As they made their way up through the streets of Santo Domingo towards the Governor’s villa, it became clear that the town had seen better days. The streets were virtually empty, and once they arrived at the villa, they noticed the rusty gates, the dilapidated palms and unkempt garden. There were no guards barring their way into the grounds. Once they reached the doors, a lone guard greeted them. The crew stated their purpose and the guard took the box and accompanying letter into the house. Shortly after, they were all ushered in and led to a once-grand dining room, originally built to seat dozens of people, but now there were just three people sitting at the long table. One of them rose and introduced himself as Governor Hernandez.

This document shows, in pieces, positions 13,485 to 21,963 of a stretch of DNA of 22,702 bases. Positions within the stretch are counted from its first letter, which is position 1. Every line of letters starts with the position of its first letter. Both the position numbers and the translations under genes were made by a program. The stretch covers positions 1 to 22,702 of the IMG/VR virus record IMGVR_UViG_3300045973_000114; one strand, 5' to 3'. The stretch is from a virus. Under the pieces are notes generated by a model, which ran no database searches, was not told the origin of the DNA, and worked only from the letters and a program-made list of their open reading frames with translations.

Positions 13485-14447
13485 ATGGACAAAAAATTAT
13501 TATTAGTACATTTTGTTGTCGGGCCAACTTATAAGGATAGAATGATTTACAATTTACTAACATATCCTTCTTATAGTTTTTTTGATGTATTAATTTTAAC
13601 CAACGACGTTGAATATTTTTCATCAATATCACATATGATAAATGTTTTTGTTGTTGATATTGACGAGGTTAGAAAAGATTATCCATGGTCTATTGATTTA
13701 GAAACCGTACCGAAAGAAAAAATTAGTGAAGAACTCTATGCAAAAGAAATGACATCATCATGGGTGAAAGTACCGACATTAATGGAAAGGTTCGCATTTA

Bennett took the lead of speaking to the governor, explaining that they had come into possession of the chest on board a French pirate vessel, and they were looking to return it, in exchange for, perhaps, a reward of some kind. The Governor was extremely grateful and surprised at the honesty of the crew, but he explained that the town had fallen on hard times, at the mercy of pirates, and that the Treasure Fleet had not called into port for over six months. Sadly, he was unable to offer any financial reward for the return of his possessions, but he was more than happy to offer a Spanish Letter of Marque in exchange for their return. After a brief conference amongst the crew, they decided that a Letter of Marque would indeed be a very useful asset, and they agreed. Bennett then asked about Baron Paco Sanchez, at which point the Governor’s face darkened. He explained that the Baron was a bad influence on the town, conducting various nefarious dealings, and that he had many of the town guard in his pocket. The Governor would be quite happy to see him ‘removed’ in some way. Which was all the crew needed to hear. Hernandez went on to tell them that Sanchez could often be found of an evening in the local Cantina, that would be the best place to start their search. He also gave them a description of the Baron so that they could recognise him easily. With that they bade the governor farewell, along with his friends, who were introduced as the Governor of Maracaibo and a local priest.